• In the course of undertaking the EIS, Aloha Stadium has announced that stadium
    operations will be undergoing changes for the foreseeable future.

 

What can residents and businesses in the nearby area expect during the EIS
process?

  • All activities within the nearby area will be unaffected.

 

Is the EIS taking into account the purported effects of climate change?

  • Yes. Changes in the state statute that regulates the preparation of an EIS take
    into account sea level rise and greenhouse gas emissions. These have been
    considered in the DEIS for NASED.

 

Is the city and/or HART involved in the redevelopment planning as part of its
transit-oriented development?

  • The master plan for transit-oriented development surrounding the HART station
    near the stadium has been taken into account during the development of the
    DEIS for NASED.

 

Has the EIS that was conducted for the Aloha Stadium rail station been taken into consideration as part of this EIS?

  • Yes.

 

Will the public have an opportunity to review and provide comments on the EIS
process, the findings and any proposed actions?

  • Yes. There are mandatory requirements for engaging in public consultation
    during the preparation of the EIS and periods within the preparation process for
    public comments to be made, considered and responded to. The first step in the
    process was the publication of an EIS Preparation Notice (EISPN) and a 30-day
    comment period that NASED voluntarily extended to 45 days. Comments were
    reviewed and, in response, there has been consultation with appropriate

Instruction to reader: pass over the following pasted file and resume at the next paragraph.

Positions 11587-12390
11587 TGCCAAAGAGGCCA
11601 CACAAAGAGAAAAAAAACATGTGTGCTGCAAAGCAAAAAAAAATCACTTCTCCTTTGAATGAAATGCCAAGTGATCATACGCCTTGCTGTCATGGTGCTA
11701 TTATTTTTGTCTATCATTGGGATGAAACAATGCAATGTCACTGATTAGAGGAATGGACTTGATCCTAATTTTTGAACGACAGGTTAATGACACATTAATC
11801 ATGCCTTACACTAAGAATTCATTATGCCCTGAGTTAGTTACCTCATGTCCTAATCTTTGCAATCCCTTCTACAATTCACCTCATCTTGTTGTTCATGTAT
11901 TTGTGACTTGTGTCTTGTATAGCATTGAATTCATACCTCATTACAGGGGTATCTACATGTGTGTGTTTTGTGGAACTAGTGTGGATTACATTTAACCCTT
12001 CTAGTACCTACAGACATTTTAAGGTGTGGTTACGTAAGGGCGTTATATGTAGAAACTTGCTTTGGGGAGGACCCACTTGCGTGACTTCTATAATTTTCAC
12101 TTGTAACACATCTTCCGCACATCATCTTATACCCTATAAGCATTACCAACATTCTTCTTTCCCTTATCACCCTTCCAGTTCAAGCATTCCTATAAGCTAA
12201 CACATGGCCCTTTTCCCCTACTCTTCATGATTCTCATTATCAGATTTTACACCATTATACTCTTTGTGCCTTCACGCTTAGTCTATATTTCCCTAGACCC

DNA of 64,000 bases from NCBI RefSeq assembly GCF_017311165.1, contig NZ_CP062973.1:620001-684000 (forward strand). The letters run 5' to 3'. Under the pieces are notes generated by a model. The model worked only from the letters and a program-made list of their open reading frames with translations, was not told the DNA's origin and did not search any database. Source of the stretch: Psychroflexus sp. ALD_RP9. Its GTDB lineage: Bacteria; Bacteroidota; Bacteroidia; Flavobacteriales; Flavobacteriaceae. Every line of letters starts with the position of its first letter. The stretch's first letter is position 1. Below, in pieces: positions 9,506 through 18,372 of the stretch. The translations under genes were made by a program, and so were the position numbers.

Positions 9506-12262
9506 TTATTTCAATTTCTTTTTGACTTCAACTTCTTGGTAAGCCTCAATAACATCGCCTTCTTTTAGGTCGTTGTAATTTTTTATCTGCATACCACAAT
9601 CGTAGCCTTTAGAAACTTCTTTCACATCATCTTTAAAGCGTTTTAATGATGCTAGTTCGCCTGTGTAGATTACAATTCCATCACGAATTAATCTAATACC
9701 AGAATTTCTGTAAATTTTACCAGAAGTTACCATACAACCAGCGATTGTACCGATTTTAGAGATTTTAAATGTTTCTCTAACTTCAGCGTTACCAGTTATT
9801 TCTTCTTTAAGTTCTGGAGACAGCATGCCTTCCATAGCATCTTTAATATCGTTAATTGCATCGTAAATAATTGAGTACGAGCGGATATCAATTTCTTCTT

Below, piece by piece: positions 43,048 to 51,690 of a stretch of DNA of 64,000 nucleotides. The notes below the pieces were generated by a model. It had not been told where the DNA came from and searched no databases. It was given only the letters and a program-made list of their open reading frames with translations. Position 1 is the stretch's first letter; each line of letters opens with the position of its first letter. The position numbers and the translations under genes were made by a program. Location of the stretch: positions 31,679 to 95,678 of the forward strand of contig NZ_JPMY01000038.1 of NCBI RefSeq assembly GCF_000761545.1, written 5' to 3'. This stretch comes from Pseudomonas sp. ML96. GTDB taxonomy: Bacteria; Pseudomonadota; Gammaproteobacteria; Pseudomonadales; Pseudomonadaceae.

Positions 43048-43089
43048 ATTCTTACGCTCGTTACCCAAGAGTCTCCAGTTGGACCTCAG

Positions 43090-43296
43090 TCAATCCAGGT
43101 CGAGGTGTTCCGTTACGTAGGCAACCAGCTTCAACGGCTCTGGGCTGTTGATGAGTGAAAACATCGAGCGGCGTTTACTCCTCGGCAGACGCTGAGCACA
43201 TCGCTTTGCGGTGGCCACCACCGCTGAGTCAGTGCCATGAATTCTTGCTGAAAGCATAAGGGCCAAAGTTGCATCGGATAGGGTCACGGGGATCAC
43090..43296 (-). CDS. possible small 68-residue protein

agencies, citizen groups and concerned individuals. Following the publication of
    this DEIS, there is another comment and review period that is being voluntarily
    extended to 45 days prior to the Final EIS being accepted and approved.

 

How is the public being kept informed during the EIS process?

  • Public outreach and consultation are important components of the EIS and master plan processes. Therefore, a website https://nased.hawaii.gov/ was created to keep the public informed about the project. In addition, ongoing meetings are being held with community groups and key stakeholders to keep them updated on the project’s status. Cultural experts and neighborhood boards are being consulted and asked to provide their feedback. Likewise, input is being solicited from key stakeholders representing business, entertainment, government, media, military, sports, television,
    tourism, etc. Through outreach and consultation with these groups, informed
    decisions are being made during the master planning process that address the
    community’s needs, as well as those of numerous stakeholders.

 

Have public meetings been held?

  • There have been several public meetings throughout the course of the EIS process
    as part of the requirement for public consultation. Details are available on the project
    website: https://nased.hawaii.gov/

 

Once the EIS is completed, what are the next steps?

  • The state is undertaking procurement processes in parallel to the EIS. This is to
    select developer(s) to design and construct the NASED, including the new Aloha
    Stadium.
  • As part of these processes, prospective developers will be requested to submit
    proposed designs for the new stadium and district.
  • The most suitable developer(s) will be selected, and they will be required to
    further progress and then deliver their proposed designs.

 

How will the NASED project affect the Swap Meet and Marketplace?

  • The Stadium Authority values the Swap Meet and Marketplace and recognizes that
    it generates a significant portion of the stadium’s overall revenues. We want the
    Swap Meet to remain central to the future of the new venue and accommodations
    of vendors’ needs will be integrated into the new facility’s programming.
    • The current plan is to keep the Swap Meet and Marketplace in operation
      while the new Aloha Stadium is being constructed.
    • The Stadium Authority is maintaining ongoing communications with Swap
      Meet and Marketplace vendors as the NASED planning progresses.
    • A stadium representative attends vendor meetings to provide updates
      and answer questions.

If you have further questions, please contact us via Reach Out